Somewhere here there is a great dialogue, perhaps the only dialogue of notice, most of the book is in summary between Lord Henry and a cousin of his (I think). She is the only woman in the story who has half a brain and actually takes Lord Henry down.

Out of the black cave of time, terrible and swathed in scarlet, rose the image of his sin.

This is how you describe a nightmare.

Destiny does not send us heralds. She is too wise or too cruel for that.

That part was too deep for me to interpret sober.

A woman will flirt with anybody in the world as long as other people are looking on.”

🙂

Knowledge would be fatal. It is the uncertainty that charms one. A mist makes things wonderful.

True. A mist does make things wonderful. Of all the lakes I’ve been to I think this one was the most beautiful – and that was only because of the mist.

All crime is vulgar, just as all vulgarity is crime.

The best one-liner in the book. It’s beauty lies in that it sums up such complexity in such few words.

Murder is always a mistake. One should never do anything that one cannot talk about after dinner.

Huh. Like really. Captain Obvious.

a broken roof of dripping umbrellas

I just like this for the image.

Art has no influence upon action. It annihilates the desire to act. It is superbly sterile. The books that the world calls immoral are books that show the world its own shame.

The rest of my notes would probably give away parts of the ending. FWIW, read the book. Its a good read.

Espana–Granada

Some days-weeks-months ago yours truly along with a couple of other gentlemen embarked upon a tour of Espana. This is what happened.

Give him a coin, woman, for there is nothing worse in this life than to be blind in Granada. -Francisco Alarcón

Our car journey, devoid of any incident of note came to an end in Granada where it took us a very long time in finding the train station and returning the car. The traffic in Granada is like that in India, chaotic, uncontrolled, roads dug up, under construction. But, like Toledo, traffic into the historic district is regulated. Our Hotel, a cheap two star place (comfortable, clean beds, clean bathrooms) was in the middle of the city at the central square.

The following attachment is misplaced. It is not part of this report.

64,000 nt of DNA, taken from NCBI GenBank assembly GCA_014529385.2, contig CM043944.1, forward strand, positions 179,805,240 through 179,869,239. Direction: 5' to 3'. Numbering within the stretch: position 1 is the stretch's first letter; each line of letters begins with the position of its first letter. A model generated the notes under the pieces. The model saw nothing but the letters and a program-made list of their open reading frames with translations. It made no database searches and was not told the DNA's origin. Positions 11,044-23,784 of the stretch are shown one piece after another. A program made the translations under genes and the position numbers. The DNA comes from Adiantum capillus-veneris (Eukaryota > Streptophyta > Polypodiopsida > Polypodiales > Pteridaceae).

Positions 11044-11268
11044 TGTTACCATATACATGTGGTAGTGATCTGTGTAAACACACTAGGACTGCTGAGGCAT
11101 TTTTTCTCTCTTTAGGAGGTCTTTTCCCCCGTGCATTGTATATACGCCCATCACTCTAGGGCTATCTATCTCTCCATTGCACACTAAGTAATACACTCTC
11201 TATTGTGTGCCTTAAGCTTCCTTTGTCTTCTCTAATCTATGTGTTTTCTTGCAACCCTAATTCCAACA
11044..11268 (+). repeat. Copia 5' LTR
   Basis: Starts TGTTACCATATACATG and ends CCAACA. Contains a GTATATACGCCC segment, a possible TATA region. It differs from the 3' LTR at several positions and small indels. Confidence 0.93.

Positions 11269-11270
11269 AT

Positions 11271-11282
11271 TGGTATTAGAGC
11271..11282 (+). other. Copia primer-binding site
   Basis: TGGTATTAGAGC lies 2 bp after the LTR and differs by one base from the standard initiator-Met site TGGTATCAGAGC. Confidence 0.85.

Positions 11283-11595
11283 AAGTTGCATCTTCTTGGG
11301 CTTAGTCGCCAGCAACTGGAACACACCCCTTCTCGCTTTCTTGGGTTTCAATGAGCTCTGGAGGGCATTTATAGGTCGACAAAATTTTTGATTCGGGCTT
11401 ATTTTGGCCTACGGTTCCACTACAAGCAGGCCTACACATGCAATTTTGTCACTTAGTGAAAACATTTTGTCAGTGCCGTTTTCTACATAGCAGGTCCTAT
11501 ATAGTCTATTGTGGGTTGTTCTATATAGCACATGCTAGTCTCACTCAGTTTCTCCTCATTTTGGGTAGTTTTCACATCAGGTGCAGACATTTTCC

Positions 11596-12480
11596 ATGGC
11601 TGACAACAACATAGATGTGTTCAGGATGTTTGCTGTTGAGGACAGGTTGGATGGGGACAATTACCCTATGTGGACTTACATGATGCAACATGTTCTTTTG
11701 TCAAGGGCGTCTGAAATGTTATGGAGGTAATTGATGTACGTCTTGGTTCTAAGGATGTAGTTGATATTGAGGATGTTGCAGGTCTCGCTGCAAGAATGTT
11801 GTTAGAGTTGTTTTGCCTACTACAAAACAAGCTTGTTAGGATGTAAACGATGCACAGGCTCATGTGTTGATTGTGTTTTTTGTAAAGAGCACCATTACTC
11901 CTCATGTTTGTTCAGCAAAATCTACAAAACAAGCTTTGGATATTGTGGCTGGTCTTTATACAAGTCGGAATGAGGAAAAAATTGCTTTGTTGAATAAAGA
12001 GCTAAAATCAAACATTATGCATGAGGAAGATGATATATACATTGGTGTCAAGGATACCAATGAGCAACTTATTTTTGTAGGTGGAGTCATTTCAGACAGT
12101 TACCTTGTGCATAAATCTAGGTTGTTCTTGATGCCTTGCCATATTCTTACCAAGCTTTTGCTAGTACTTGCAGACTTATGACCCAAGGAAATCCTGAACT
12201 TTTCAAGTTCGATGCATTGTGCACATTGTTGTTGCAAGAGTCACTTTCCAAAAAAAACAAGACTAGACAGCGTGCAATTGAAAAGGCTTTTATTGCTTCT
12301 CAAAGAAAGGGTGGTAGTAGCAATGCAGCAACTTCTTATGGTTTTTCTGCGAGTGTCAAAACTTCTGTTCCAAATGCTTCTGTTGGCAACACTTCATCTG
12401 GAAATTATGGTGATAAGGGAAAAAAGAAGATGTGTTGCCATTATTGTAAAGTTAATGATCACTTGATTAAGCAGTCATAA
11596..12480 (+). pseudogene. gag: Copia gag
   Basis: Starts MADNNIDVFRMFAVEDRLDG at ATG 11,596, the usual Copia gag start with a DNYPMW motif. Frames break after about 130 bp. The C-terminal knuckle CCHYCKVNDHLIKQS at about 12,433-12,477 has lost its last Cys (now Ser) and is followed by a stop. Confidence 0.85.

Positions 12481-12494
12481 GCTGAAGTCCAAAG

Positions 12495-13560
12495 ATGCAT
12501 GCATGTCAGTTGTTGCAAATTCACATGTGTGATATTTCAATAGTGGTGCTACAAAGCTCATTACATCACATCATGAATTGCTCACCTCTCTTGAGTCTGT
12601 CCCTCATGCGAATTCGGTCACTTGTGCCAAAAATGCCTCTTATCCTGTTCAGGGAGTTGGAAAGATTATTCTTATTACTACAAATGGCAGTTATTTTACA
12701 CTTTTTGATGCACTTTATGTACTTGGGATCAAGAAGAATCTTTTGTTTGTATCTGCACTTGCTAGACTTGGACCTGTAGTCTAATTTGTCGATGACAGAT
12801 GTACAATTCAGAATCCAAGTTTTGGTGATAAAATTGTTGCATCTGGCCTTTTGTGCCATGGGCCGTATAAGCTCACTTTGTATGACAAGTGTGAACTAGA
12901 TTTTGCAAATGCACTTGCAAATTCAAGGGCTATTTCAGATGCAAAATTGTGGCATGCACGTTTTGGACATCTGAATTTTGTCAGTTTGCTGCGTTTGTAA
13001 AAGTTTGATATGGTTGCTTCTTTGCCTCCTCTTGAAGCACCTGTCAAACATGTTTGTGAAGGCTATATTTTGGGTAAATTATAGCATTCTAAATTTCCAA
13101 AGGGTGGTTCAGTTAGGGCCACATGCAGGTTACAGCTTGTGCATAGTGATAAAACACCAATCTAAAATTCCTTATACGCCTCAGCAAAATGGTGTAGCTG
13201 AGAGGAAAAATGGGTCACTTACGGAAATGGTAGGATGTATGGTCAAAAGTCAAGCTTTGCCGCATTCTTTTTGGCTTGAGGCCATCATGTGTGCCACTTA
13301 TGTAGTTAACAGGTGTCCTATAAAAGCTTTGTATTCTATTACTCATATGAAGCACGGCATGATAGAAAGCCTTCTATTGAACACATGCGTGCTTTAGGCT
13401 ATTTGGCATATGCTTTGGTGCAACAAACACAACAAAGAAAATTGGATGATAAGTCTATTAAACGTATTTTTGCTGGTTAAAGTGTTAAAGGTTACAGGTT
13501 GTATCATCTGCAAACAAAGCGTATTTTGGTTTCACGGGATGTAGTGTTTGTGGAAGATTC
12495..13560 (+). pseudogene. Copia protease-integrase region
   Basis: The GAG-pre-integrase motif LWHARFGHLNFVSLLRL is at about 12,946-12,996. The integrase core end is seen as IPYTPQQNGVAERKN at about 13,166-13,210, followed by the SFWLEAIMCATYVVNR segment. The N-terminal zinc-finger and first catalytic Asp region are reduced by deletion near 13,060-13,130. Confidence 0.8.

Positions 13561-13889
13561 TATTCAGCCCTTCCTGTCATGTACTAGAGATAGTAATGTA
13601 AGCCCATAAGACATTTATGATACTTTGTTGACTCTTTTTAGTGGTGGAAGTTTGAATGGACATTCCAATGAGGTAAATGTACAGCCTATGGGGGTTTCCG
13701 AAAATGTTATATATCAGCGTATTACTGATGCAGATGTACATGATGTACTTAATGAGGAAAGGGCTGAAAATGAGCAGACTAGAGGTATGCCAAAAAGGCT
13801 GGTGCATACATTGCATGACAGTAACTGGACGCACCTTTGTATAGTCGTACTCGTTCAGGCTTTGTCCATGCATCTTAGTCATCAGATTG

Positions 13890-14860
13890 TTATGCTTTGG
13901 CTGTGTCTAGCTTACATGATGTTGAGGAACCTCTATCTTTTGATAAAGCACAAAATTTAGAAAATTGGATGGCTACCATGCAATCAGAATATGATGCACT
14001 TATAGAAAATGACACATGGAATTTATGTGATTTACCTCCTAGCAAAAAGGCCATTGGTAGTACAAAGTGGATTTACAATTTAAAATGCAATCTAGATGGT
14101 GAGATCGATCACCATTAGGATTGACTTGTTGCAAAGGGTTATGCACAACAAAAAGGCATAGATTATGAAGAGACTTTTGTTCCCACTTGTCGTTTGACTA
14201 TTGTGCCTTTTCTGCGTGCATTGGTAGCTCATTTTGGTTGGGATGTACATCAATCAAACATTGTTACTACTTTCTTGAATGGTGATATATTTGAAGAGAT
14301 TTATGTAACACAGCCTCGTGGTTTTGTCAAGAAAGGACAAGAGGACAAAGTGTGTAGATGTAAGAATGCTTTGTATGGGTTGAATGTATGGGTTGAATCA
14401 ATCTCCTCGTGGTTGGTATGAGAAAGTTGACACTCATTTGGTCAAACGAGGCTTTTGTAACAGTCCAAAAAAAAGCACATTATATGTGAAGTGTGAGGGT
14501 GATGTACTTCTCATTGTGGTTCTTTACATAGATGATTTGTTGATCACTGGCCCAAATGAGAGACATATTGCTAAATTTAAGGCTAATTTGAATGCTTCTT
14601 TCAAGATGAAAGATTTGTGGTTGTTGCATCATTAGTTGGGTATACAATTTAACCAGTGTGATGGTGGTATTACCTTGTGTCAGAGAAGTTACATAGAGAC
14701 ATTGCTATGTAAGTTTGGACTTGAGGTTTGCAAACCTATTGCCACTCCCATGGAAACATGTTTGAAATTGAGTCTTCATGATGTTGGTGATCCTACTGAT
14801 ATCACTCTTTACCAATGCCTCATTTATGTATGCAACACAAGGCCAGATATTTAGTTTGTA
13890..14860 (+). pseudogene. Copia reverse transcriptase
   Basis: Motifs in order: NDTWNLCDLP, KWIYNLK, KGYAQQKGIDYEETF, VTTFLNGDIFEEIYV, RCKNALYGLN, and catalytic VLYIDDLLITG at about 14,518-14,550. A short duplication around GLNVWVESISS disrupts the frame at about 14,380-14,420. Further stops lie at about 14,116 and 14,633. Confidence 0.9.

That evening, we walked into the old district, the Albayzín, with its narrow hilly cobblestone roads and staircases and smell of countless people having gone number-1 on the walls. Our destination was St. Nichols viewpoint from where you can see across to the Alhambra at night. It was a cool night, there were lots of tourists and a smattering of tongues and the best part was this dude playing instrumental melodies on an upturned pot. We walked around, got ice-creams and contemplated the world.

The Alhambra

the alhambra

all that walking, ice-creaming, contemplating and observing people tired me out


I don’t think I’ve yet written about breakfasts in Spain. In most places you can get a Zuma de Naranjas (orange juice), a café Con leche and a sandwich for 3-6 Euros which is a pretty good way to start the day.

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coffee in Granada


The walk up to Alhambra was about a mile or so and the ticket line was neither short nor long, somewhere in the middle … average. The Alhambra is the castle of the Moorish kings and is totally must-see. The views of Granada are spectacular. Each window, each door tells a story. The gardens are vast and magnificent and the Generalife is indescribable. Oh, and the audioguide while useful is narrated by an insolent arrogant prick.

gardens and walls

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white flower – there are more to come

we had a “whose-camera-is-better” competition. this was the competitor to the windows phone above.

more lilac

the audioguide rambled on about this for a bit. I forget

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the windows are beautiful, each room has different windows, each form different patterns of shade

patterns within patterns … fractals

the generalife – the gardens where the princess’ sat and mused


A complete tour of the Alhambra takes a while. Also, it’s hot. And tiring. Post the tour we ate and I had what I think was easily my best lunch in Spain. Pro-tip: If you eat meat then at most places the Menu Del Dia (the menu of the day) is the way to go. You’ll get a cheap three course meal (soup, entrée, dessert) and a glass of wine. The wine I had was delicious cold white wine. The Gazpacho, I’d never had Gazpacho before, was cold and cucumberry (tasted of cucumber and not a new kind of berry). The fish though was delicious, cooked to perfection and covered in a very creamy white sauce.

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gazpacho – I do not like this – it is cold and cucumberry

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excellent fishie


The rest of the day was spent walking around the non-historic district of Granada. A church, a cathedral, a store that sold spice.

tl;dr – Granada is magical

Espana–Madrid

Some days-weeks-months ago yours truly along with a couple of other gentlemen embarked upon a tour of Espana. This is what happened.

We flew from the Americas to Madrid on some of the worst flights ever. C’est la vie, let us not dilly-dally on such things and get this cracking …